About Me

When not at work with students, I spend my time in my room either reading, calculating something using pen and paper, or using a computer. I read almost anything: from the pornographic to the profound, although my main interests are mathematics and physics. "When I get a little money I buy books; and if any is left I buy food and clothes." -Erasmus

Saturday, January 22, 2011

Blog Comments and Vaccination

I've been reading Orac's blog, and I've been entertaining myself (as well as procrastinating) by reading the comment thread. It's a lot of fun because it's uncensored, and you get to see how perfectly nasty (in a good way) some people can be. It's a case of schadenfreude-- it's enjoyable reading how trolls get nuked by other readers; it's also nice to see that the comments include links to evidence (articles in peer-reviewed journals).

His blog seems to be the kind that draws a lot of fire from the anti-science mainstream in the U. S.; it's terribly disappointing to see how bad science education is in the U. S.  I recall A Private Universe, a video where Harvard students (arguably considered the brightest in the United States) were asked about the origin of the seasons, and they failed to answer such a basic question correctly.

I probably wasted half of the afternoon just reading the comments, and following up on the cited papers. I also learned, for example, about the vaccination rates at various kindergarten schools in California. One of the statistics that intrigued me is the connection between vaccination rates and the rates for PBE's (or personal belief exemptions, where a parent has to sign an affidavit asking that his or her child be exempted from vaccination).

One of the worries of  the pro-vaccine camp (of which I am a member) is the reduction of herd immunity. Vaccines are never 100%  effective. There is still some chance that you can get infected if you get exposed to the pathogen, and the vaccine didn't take. More vaccinated people reduces the likelihood of being exposed to the pathogen, so getting vaccinated is also a good thing for your neighbor.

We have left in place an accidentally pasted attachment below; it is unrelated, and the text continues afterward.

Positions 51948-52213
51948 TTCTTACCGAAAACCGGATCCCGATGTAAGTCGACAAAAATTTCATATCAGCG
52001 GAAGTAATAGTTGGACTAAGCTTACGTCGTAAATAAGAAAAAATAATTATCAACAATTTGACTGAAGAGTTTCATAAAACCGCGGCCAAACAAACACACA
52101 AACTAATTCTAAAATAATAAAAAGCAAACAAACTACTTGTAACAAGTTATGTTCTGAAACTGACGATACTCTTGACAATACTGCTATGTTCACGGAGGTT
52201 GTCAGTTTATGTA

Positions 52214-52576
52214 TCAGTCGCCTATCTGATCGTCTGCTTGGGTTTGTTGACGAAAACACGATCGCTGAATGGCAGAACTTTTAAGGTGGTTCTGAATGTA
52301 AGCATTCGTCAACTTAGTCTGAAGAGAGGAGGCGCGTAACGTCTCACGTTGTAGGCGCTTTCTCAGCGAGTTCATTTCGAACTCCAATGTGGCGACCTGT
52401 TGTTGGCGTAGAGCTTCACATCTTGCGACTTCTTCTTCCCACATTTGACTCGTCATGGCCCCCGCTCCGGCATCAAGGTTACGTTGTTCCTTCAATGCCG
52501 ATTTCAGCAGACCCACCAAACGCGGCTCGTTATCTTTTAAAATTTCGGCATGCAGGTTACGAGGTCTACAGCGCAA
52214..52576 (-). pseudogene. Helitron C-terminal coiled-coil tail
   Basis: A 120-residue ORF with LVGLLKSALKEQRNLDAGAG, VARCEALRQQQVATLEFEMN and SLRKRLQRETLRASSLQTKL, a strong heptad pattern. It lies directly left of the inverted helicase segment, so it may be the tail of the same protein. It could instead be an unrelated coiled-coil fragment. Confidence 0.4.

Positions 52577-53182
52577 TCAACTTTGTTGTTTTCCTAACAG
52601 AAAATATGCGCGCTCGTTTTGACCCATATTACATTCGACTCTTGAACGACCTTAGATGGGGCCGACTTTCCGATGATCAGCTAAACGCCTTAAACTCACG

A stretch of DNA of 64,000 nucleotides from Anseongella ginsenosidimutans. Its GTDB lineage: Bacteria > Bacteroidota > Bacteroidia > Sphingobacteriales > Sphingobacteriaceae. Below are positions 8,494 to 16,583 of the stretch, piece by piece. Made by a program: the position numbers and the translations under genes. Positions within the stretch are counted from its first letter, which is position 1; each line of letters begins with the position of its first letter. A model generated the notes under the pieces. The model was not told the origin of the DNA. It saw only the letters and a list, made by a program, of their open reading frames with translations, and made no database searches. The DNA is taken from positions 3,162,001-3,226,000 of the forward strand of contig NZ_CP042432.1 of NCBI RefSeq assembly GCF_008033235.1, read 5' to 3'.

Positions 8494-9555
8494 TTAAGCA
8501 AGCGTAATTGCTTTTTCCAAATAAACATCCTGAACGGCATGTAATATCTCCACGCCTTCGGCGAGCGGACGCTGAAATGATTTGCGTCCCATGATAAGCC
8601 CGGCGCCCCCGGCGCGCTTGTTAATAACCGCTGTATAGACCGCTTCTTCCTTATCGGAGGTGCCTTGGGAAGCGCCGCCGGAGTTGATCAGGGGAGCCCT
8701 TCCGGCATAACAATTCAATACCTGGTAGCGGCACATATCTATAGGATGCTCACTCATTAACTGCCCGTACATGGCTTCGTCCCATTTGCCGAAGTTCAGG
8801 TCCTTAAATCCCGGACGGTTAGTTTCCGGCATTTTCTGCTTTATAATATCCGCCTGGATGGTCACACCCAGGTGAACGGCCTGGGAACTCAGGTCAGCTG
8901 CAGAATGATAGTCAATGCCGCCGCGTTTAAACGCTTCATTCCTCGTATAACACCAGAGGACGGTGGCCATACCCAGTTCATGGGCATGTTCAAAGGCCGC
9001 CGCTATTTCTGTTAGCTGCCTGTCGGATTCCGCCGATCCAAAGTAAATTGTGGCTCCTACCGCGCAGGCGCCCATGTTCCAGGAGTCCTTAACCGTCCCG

On the other hand, if you live in a region where most people aren't vaccinated, you are more likely to catch the disease compared to those living in areas of high vaccination rates. So it makes sense to look for pockets where many people are not vaccinated, because they would be most at risk. So I looked at the vaccination rate data in Californian kindergartens.

One of the stats on the California Department of Public Health is the PBE rate; high PBE rates mean parents are opting out of immunization. The recommended immunization rates for herd immunity is greater than 90 percent, and I see schools where more than 50 percent of parents opt out. This means not enough immunizations for herd immunity, and it's no surprise when outbreaks do occur at these places.

Another statistic I noticed was the how often Waldorf schools get on the list of kindergartens with PBE's greater than 50 percent. Coincidence? I immediately thought of outbreaks at such schools, and unhappily found out that I was right to suspect that outbreaks would occur at these schools. In fact, they have occurred.

I then read news items on Waldorf schools, and found that there's actually a journal article Eurosurveillance, Volume 15, Issue 26, 01 July 2010 , in which an outbreak of measles is associated with a Waldorf school. I also saw news items on outbreaks involving other Waldorf schools. A search on google using the keywords: outbreaks Waldorf school (without parentheses) will give you a host of links.

Waldorf schools, by the way, are expensive private schools, and it's downright alarming to find supposedly well-educated well-off parents not getting their kids immunized. It's almost as if they're waiting for an outbreak. By then, of course, it would be too late.

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